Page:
I have some stuff going on of a non-bookish nature, and I’m really busy right now, so today I’m going to just throw up a bunch of links and my newspaper bit and let you have at it. This very well might be my last post until after Christmas Day. The weekend up through the day itself are all going to be pretty packed for me. Plus, the world still might end (har har).
Second, Just for the hell of it, I’ve posted some water photography and some Utah landscape photography, which you can ooh and ahhh over here and here. (The ooohing and ahhhing helps my fragile ego… ;))
And, for a really random addition to this post, I was interviewed by a newspaper recently. Instead of posting the link to the interview here, I’m going to retype it a bit to preserve (hopefully) some of my anonymity, which is pretty much history at this point, I realize. Anyway, I was interviewed about being an atheist during the holiday season – my perspective and all that. I think it turned out pretty well, despite some details the reporter got wrong. (For example, we bought tickets to Ireland on Christmas Day and traveled there in March. We also saved all year and used the money we would have used buying crap for each other to buy important things, like furniture and making memories… but we never went into debt over it, like most people seem to. We also NEVER decorated for it, until this year. For us, the holiday is all about remembering important moments and the people who matter most to us. It’s never been about gifts or decorations, but always about memories so we try to keep things rather humble, or I think the whole shebang loses its importance. We’d always feel so relaxed and stress free during the holiday season and watch all the masses of stressed out people with some sort of amusement.)
This snippet was part of a larger piece about alternative viewpoints regarding the holidays. He also interviewed two pagans, which took up the majority of the article.
Anyway, here it is…
Into the holiday, hesitantly > Sarah, a 29-year-old freelance editor who lives in (city) said that as atheists, she and her husband rarely celebrated Christmas, if at all.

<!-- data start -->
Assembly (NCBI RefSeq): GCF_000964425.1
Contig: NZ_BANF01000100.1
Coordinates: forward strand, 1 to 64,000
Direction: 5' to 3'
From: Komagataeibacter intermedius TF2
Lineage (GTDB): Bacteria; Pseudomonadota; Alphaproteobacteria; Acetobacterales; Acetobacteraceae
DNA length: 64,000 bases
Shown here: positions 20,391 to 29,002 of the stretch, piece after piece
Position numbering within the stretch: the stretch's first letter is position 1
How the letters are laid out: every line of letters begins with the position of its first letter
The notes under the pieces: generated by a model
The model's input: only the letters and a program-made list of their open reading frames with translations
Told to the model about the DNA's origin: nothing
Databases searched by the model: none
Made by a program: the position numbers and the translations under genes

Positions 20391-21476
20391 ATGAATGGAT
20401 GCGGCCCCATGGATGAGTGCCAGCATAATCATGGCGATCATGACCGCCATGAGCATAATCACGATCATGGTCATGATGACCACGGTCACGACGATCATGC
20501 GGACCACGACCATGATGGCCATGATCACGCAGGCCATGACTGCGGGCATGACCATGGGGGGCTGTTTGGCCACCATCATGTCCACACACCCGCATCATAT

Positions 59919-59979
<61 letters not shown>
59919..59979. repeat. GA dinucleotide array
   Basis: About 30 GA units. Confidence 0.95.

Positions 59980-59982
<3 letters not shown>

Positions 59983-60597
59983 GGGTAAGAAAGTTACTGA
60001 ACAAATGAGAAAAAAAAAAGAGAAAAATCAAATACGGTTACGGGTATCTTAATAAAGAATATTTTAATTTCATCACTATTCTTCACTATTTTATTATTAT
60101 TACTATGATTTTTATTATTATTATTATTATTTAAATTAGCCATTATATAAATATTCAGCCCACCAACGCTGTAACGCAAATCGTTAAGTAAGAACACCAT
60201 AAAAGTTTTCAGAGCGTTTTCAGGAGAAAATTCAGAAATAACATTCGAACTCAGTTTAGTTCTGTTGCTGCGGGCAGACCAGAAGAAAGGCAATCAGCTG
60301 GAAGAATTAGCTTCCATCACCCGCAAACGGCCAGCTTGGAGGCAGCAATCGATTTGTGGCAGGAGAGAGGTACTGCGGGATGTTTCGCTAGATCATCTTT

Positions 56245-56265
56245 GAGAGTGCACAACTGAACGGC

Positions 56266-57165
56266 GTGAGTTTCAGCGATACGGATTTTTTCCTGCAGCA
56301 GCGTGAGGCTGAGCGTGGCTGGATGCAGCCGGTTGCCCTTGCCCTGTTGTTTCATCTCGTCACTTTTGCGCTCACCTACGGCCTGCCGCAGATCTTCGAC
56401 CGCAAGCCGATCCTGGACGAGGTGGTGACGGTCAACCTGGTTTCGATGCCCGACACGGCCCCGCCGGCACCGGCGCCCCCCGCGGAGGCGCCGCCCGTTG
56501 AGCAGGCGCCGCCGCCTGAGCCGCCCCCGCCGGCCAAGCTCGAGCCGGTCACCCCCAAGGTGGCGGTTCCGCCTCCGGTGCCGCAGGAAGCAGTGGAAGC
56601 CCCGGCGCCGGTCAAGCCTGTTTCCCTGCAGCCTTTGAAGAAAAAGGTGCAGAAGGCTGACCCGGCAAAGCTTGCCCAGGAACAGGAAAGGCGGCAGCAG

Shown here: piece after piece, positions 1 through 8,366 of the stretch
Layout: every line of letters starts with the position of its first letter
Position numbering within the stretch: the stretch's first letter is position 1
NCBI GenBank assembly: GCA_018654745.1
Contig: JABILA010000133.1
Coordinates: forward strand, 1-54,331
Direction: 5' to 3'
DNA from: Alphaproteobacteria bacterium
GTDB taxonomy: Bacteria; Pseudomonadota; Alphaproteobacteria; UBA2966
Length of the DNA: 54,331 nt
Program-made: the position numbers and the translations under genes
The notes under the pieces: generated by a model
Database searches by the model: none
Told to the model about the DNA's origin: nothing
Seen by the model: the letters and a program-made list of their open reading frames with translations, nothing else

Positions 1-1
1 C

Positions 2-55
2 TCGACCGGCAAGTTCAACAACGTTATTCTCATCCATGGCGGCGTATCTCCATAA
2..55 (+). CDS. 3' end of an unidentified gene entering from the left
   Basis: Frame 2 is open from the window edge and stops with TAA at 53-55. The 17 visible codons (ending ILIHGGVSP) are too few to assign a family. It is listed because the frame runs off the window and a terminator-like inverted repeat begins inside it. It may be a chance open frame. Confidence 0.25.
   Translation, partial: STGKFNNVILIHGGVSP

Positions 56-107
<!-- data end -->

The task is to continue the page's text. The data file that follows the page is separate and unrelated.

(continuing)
“I always had trouble rationalizing the celebration of a humble person, who also healed the poor, by filling up my shopping cart and going into debt,” Sarah said.
So during the first years of their marriage, she and her husband used holiday money to buy furniture. Two Christmasses ago, they spent Christmas week traveling in Ireland.
Then everything changed, including their Christmas celebrations, when the couple had a baby girl.
Even if Christmas had lost its religious meaning for them long ago, Sarah and her husband dedecided the sight of lights and other decorations would would be a treasure for their 16-month-old daughter. Sarah cast back to her own childhood and her Mormon upbringing. Once you’re a parent, she reasoned, why not get sucked up into it?
“I had memories of Christmas lights on the tree, so I wanted my daughter to have the same,’ Sarah said. “I’ve never met an atheist who says you can’t celebrate in some way simply because you’re an atheist. They probably exist somewhere out there, but I’ve never met them. For us, now, the holiday is about pulling together as a family to recall everything that happened during the year.”
While skeptical toward religions in general, Sarah bristles slightly at the suggestion that she somehow might be missing the “true meaning” of the holiday simply by celebrating it as she and her husband see fit.
“It’s a holiday that means something different to everyone,” she said. “I don’t think that’s a ‘war on Christmas.’ I think that’s diversity, and that’s wonderful.”
So there you have it. Happy Holidays, all… no matter how you celebrate (or not) it/them.